tion, and with the eagerly fostered There is an essential division of taste for luxury, in an increasingly opinion among men, growing more wealthy nation. Art, hungry and distinct and manifest every day. On greedy, rushes into every avenue that the one hand, customs, and ways, superstition opens, and thus helps forand forms, and ceremonies are valued ward the movement in favour of the because they are antiquated, and just antiquated and the past. It would in proportion as they are so; on the not be easy to determine, which has other, things are only estimated by done most to the advancement of a their actual present utility and adap- taste for popish modes of thought in tation to the purposes for which they the last two years—Hullah's classes, profess to exist.
or Berlin wool; while, at the same The one, without at all necessarily time, the parties most under the inundervaluing great principles, attaches fluence of either, would lift up their great importance to the parapherna- hands in sincere astonishment, and lia and adscititious circumstances of ask, “what on earth have they to office, to sumptuary laws, to the do with such momentous questions?” judge's wig and robes, to the surplice Yet draw aside the tasteful drapery and the hood, et hoc genus omne. The of the boudoir, and you shall see the other, if the mind, the spirit, the educated damsels of the land, not principle suited to the object is there, kneeling by the bed-side to pour forth has not only lost all value for the the simple effusions dictated by an mere official accompaniments, but honest heart; but chaunting an hymn has arrived at an impatience of all out of the breviary, as they just comsuch secondary and subordinate mat- fortably bend their knee upon the ters, and would prefer to be emanci- richly, embroidered prie-Dieu, that pated from their formality.
cost them, perhaps, a year's laborious These opposite dispositions are pre
effort. Berlin wool and score music paring for more determined collision. have altered the essential character of The one party is extolling the wisdom their religion. This is only a solitary of our ancestors, thinking scorn of instance of a very extensive class. the supposed improvement of modern The other party cherishes every day times, and would readily fall back more widely opposing sentiments. upon feudal classifications and popish They are the utilitarians. They value superstitions, upon sumptuary dis- established customs and ways, only tinctions of rank, and a wide and at what they appear to be worth for marked separation between the patri- accomplishing the proposed objects; cian and the plebeian-the lord and and, it is to be feared, that not generthe serf; whatever goes to touch, with ally possessing that higher spiritual the profession of change, the smallest qualification which opens to them the shred of the old system, seems to realization of things “not seen and touch the apple of their eye. Nor is eternal,” their notions of value are the effort made on this side a light measured only by the prospect of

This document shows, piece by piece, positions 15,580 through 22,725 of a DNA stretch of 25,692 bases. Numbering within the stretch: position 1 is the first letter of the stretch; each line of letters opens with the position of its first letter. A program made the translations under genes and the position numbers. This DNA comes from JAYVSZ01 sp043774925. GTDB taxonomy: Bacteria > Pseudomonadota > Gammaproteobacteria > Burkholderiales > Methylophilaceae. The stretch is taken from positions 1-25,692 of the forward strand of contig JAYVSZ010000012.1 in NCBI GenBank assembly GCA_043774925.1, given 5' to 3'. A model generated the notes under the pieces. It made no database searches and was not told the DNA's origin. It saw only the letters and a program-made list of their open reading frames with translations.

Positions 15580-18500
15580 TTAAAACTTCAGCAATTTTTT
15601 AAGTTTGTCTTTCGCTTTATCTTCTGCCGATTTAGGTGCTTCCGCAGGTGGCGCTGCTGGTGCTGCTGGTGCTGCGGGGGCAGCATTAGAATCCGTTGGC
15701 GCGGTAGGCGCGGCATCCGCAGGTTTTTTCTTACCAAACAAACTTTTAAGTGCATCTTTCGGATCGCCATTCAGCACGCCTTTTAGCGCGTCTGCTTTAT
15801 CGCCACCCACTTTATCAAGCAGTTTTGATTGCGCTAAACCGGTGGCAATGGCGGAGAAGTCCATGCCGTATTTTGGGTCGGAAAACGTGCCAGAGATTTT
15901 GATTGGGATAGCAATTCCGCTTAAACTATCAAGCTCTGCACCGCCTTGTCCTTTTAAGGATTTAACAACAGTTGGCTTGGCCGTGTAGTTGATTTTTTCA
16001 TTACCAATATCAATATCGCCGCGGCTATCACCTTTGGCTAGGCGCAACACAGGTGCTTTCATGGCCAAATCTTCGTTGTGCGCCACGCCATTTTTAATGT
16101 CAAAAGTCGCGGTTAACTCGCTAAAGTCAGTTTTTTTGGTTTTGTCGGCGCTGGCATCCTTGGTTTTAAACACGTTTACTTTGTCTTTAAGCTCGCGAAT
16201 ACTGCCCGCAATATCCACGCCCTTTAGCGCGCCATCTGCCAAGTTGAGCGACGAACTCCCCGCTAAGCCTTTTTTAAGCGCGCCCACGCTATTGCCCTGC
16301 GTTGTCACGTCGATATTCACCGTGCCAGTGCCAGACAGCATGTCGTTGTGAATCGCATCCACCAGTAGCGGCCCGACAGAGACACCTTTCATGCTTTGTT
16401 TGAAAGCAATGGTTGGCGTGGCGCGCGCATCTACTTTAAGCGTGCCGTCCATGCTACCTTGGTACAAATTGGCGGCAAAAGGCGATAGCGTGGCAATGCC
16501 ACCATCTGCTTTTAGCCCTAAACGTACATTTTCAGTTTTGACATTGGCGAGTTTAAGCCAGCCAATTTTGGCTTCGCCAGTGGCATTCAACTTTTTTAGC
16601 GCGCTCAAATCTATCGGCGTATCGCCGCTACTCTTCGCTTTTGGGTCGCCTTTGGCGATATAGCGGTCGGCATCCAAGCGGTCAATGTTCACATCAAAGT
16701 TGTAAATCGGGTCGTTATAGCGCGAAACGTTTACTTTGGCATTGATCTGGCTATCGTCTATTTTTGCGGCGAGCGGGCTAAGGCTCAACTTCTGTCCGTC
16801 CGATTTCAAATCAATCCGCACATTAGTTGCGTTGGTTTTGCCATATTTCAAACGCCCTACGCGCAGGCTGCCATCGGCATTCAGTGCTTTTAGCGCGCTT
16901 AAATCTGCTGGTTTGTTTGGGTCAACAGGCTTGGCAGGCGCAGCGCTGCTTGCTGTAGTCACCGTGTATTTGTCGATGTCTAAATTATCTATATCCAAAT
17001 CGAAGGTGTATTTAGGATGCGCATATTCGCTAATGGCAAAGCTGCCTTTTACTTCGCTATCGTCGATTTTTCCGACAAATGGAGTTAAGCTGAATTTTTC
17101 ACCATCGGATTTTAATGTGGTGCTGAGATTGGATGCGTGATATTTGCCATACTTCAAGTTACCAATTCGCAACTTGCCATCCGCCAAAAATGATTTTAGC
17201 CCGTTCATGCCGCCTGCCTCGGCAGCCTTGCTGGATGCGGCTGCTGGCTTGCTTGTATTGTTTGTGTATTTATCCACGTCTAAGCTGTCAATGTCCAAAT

All the arts and their amateurs utility for this present existence. To are with it. Every shop window
them the forms and ceremony of teems with evidences of the move- worship have little meaning or worth. ment; for, in an artificial state of so- They can have no sympathy with ciety, there are tens of thousands of episcopal thrones and palaces, and the artisans and artists who have little purple and gold bedizenments of archprospect of adequate support, but as bishops on special occasions. The they shall push forward the rage for religious association with such splenGothic architecture and embroidery, dour does not exist; and they can no the ornamenting of churches with more combine it with such views as